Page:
In my last column, I discussed how roughly two-thirds of every solid waste management dollar is spent on collecting waste or recyclables, and how collection needs to be as efficient as possible. Additionally, the way in which residential and commercial waste is collected can significantly affect its resulting quality as a fuel. Contamination, exposure to the elements, set-out methods and container type all influence processing requirements. Most advancing waste conversion technologies prefer a high-quality feedstock for making their chemical, fuel or energy products. The poorer quality the set-outs, the more robust the processing systems will need to be, such as including drying as a necessary and expensive step. Therefore, the right collection method makes a difference. If a community is in the process of developing a conversion technology facility, evaluating waste collection well before its doors open can make a big difference in the facility’s success.
The debate between one-bin, two-bin, three-bin and even four-bin systems* is growing, as communities like Houston and Montgomery, Alabama, have taken steps to change their collection approaches to match the selected processing approaches. This is done, in large part, to have all waste and recyclables collected together to be processed out mechanically, yielding streams of recyclables, organics and residue. Each of these streams can then be marketed for sale, further composted, directed to anaerobic digestion, used as a fuel to replace coal or used for other fuel/energy applications. The cost savings accrued from eliminating extra collection routes is likely higher than the extra cost for this higher level of processing, producing a net savings. Eliminating routes also reduces greenhouse gas emissions from burning diesel or compressed natural gas (CNG).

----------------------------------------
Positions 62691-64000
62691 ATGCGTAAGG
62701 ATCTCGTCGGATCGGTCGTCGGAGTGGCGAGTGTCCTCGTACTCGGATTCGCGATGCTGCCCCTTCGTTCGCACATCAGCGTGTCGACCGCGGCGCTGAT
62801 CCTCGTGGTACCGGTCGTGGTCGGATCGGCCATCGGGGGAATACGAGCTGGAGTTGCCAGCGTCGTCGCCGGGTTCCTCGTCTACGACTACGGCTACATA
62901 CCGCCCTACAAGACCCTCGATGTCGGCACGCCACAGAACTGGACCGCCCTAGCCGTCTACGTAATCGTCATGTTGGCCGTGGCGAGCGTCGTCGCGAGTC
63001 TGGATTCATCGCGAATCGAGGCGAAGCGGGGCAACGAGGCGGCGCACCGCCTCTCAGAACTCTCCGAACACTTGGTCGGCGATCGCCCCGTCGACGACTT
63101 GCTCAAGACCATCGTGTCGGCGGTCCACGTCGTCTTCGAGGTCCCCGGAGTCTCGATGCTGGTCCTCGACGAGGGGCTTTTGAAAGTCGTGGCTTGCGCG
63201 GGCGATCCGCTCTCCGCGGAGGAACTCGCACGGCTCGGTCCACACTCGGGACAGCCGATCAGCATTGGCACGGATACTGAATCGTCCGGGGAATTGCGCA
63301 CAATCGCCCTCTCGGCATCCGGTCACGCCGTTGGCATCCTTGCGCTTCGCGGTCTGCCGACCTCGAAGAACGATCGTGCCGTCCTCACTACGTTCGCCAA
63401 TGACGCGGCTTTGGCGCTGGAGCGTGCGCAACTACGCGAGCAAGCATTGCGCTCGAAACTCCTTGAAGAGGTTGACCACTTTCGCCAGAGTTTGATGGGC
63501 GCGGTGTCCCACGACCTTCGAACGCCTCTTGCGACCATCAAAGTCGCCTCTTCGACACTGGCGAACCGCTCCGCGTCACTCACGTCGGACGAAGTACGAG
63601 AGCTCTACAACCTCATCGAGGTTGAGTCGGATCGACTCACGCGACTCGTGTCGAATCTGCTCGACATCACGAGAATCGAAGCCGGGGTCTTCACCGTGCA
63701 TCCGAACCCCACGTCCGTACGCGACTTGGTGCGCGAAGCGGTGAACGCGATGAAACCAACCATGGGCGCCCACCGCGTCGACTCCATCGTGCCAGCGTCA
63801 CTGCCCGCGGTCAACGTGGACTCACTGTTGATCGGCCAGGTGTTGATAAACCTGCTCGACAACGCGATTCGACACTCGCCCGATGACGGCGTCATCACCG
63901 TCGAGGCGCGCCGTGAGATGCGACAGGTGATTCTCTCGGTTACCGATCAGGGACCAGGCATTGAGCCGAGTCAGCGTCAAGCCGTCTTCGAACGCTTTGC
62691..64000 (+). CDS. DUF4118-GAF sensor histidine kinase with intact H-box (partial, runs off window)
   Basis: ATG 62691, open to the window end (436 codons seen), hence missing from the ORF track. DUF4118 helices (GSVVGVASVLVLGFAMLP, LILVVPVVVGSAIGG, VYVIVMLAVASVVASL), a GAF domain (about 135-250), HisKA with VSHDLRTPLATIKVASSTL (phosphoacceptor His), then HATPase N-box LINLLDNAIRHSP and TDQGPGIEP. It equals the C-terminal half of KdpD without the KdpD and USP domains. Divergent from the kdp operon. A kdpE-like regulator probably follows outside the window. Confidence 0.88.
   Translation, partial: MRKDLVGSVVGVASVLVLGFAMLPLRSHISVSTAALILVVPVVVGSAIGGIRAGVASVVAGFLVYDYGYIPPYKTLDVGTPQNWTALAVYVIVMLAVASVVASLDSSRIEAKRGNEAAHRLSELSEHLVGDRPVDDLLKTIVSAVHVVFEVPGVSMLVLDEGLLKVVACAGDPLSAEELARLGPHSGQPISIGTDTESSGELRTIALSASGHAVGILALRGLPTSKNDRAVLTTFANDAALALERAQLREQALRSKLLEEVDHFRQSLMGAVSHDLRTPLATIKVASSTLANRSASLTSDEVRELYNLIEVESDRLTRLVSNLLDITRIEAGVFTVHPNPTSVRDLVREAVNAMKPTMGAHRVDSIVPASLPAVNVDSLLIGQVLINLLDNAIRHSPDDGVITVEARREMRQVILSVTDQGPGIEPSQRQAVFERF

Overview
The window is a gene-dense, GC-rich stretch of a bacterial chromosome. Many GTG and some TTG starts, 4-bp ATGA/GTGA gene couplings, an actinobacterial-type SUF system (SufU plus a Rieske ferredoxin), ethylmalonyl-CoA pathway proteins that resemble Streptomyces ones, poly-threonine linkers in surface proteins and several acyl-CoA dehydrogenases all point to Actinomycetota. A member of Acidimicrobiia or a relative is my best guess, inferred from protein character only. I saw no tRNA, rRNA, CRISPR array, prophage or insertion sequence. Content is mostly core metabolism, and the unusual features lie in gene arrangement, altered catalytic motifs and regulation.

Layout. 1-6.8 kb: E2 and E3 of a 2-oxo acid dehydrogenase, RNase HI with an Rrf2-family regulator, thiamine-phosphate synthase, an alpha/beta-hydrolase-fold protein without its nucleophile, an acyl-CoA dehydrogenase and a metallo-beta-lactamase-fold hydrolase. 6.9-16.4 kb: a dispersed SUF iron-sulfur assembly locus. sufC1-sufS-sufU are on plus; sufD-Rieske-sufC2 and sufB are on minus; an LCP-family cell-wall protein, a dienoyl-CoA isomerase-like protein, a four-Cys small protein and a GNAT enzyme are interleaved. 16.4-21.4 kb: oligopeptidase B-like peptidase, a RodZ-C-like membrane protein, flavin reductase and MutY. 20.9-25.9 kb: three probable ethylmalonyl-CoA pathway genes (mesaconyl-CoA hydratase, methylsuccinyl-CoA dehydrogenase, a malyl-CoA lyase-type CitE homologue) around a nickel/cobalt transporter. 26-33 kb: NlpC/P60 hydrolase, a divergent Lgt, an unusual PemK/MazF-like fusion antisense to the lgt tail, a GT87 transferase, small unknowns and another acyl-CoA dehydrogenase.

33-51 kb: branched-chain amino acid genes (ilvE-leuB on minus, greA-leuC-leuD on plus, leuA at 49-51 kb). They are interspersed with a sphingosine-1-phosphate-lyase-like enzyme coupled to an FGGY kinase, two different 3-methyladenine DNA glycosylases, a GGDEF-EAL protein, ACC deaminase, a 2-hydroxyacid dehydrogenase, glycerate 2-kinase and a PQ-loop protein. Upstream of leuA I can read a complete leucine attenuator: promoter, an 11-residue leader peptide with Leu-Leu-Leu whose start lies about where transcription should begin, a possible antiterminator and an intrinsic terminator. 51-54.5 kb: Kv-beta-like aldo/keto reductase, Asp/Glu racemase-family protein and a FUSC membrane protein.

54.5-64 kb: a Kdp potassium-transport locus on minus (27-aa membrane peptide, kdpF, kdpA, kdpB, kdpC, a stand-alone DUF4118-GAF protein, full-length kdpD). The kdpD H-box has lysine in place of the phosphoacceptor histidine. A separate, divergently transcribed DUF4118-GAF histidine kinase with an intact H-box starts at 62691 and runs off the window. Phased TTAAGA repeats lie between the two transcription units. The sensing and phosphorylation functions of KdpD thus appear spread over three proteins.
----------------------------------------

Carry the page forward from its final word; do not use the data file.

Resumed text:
Returning to the one-bin approach harkens back to the days when mixed waste processing facilities in places like New Orleans and San Marcos, California, attempted to unscramble municipal solid waste (MSW). Except now, with the help of more sophisticated processing unit operations coupled with computerized control systems, there is greater hope that these systems can separate out a marketable stream of recoverable materials. The key to making the economics work will be accurate evaluation of the materials received and the quality and marketability of the products coming out.
One of the first adjustments to be made to the collection side is the transition from a multicart/bin collection system to a single container. Arguably, the biggest hurdle communities are likely to encounter stems not from logistics but from public perception. Education and outreach programs will need to be thoughtful and robust, and community leaders must be prepared for the pushback that may occur as residents wonder whether the recyclables they used to separate will actually be recycled. Building trust in this new method, which is counter to the conditioning of the last 20-plus years, will require significant investment in re-education. If these facilities are successful in increasing diversion, and the public can learn to trust a one-bin approach, then we could see recycling rates soar even higher, while we create new and better feedstocks for fuels/energy recovery and move closer to zero-waste-to-landfill.
* The reference to the number of bins can also be interpreted as meaning separate set-outs. For example, the four-bin system refers to separate set-outs for waste, yard waste/organics, mixed paper, and comingled containers. Bulk waste collections are excluded in this reference, although a separate collection service is often provided.
Research assistance provided by Elizabeth Rice consultant II, GBB.
Harvey Gershman is president of Gershman, Brickner & Bratton Inc., solid waste management consultants; firstname.lastname@example.org.